In this article we will discuss about the provisions for the educable and trainable mentally-retarded children.
Provision for the Educable Mentally-Retarded:
Although this group of children tend to fail in ordinary school nevertheless they are capable of progressing in the normal school subjects of reading, writing and counting, up to a useful and functional level, provided that the curriculum and methodology of teaching these subjects is specially devised to meet the limitations of their nature.
Though the ordinary primary school programme may be basically accepted it will have to be greatly modified and instituted in special Schools or Classes, where numbers can be kept small and the teachers have been specially trained for this type of work. The whole direction of such a school should be towards the attainment of ends other than those of academic excellence.
The standards aimed at and the methods employed should be functionally orientated. All the school activities including those in the basic tool subjects, should sub-serve practical, realistic and realisable aims for this type of child.
The most important objectives for the teacher lie in helping the mentally- retarded child to develop these attributes which will enable him to become a self-sufficient and accepted adult member of the community in which he lives.
In this regard we are obliged to pay as much or more attention to the main requirements for happy community living as to purely academic achievement. Our primary concern must be to promote not so much the three R’s, as the three A’s, of Personal Adequacy, Social Adequacy and Occupational Adequacy.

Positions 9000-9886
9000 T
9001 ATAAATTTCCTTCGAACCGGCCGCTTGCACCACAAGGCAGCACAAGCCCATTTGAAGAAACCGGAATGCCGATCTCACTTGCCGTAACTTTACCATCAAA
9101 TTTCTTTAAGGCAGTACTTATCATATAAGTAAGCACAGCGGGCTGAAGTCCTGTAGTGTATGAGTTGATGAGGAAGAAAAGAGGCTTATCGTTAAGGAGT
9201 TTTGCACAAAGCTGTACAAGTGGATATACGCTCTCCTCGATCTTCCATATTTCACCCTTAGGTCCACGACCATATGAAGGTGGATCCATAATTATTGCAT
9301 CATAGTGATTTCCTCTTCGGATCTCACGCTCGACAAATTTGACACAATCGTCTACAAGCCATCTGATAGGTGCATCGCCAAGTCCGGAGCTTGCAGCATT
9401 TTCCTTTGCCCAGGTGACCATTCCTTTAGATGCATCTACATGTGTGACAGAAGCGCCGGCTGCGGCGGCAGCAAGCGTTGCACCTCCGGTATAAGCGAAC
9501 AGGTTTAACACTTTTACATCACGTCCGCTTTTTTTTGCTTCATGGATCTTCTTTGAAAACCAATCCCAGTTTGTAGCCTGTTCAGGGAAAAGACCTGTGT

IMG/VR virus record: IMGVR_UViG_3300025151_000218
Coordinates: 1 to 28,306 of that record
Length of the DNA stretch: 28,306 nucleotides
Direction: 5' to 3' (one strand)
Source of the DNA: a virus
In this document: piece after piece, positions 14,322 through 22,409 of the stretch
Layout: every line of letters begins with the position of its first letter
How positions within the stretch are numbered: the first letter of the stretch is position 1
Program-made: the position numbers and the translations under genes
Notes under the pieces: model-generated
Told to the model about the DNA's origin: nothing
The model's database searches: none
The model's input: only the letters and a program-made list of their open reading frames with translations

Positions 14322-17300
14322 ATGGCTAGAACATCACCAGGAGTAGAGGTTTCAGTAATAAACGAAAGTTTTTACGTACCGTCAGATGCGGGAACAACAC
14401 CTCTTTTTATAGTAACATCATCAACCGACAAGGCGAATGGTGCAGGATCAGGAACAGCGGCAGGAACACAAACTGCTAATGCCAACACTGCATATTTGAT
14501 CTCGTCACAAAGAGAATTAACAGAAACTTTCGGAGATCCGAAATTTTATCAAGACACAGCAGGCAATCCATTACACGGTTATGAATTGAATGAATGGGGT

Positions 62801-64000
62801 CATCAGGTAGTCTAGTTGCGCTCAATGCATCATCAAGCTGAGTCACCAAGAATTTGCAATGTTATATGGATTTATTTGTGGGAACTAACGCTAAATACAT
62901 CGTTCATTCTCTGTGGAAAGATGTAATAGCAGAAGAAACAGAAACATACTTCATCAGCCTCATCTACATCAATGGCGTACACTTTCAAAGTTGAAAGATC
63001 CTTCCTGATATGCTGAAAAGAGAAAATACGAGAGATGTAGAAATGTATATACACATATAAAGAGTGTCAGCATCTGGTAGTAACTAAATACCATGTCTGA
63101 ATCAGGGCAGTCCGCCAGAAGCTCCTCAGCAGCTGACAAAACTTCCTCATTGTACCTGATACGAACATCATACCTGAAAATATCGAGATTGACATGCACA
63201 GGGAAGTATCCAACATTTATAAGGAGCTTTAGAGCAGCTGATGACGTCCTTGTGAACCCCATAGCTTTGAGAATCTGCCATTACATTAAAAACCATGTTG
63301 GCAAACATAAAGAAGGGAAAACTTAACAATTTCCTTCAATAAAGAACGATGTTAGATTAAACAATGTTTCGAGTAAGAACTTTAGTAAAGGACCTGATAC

Personal Adequacy means more than just the ability to take care of one’s ordinary everyday needs. It involves in addition, accepting oneself and ones limitations, but at the same time having an awareness of one’s positive attributes and capitalising on these. Personal Adequacy for the mentally-retarded is concerned as much with self-respect as self-care.
Social Adequacy as an educational aim, means helping the child to behave and conduct himself generally in ways that make him acceptable to his fellowmen both in work and in leisure activities.
The third main aim in the education of the mentally-retarded child. Occupational Adequacy, is essentially practical. We are seeking here to impart those skills which will enable him to secure employment and become either wholly, partially or economically independent. Even so it would be wrong to imagine that this involves us solely is training in specific work skills.
Of at least equal importance is the promotion of attitudes and behaviour in the work situation which make him acceptable both to his employer and to his fellow- workers. In the lower occupations a friendly cooperative, disposition, good manners, punctuality and perseverance, are often more important factors in securing and holding a job than knowledge of a specific skill or trade.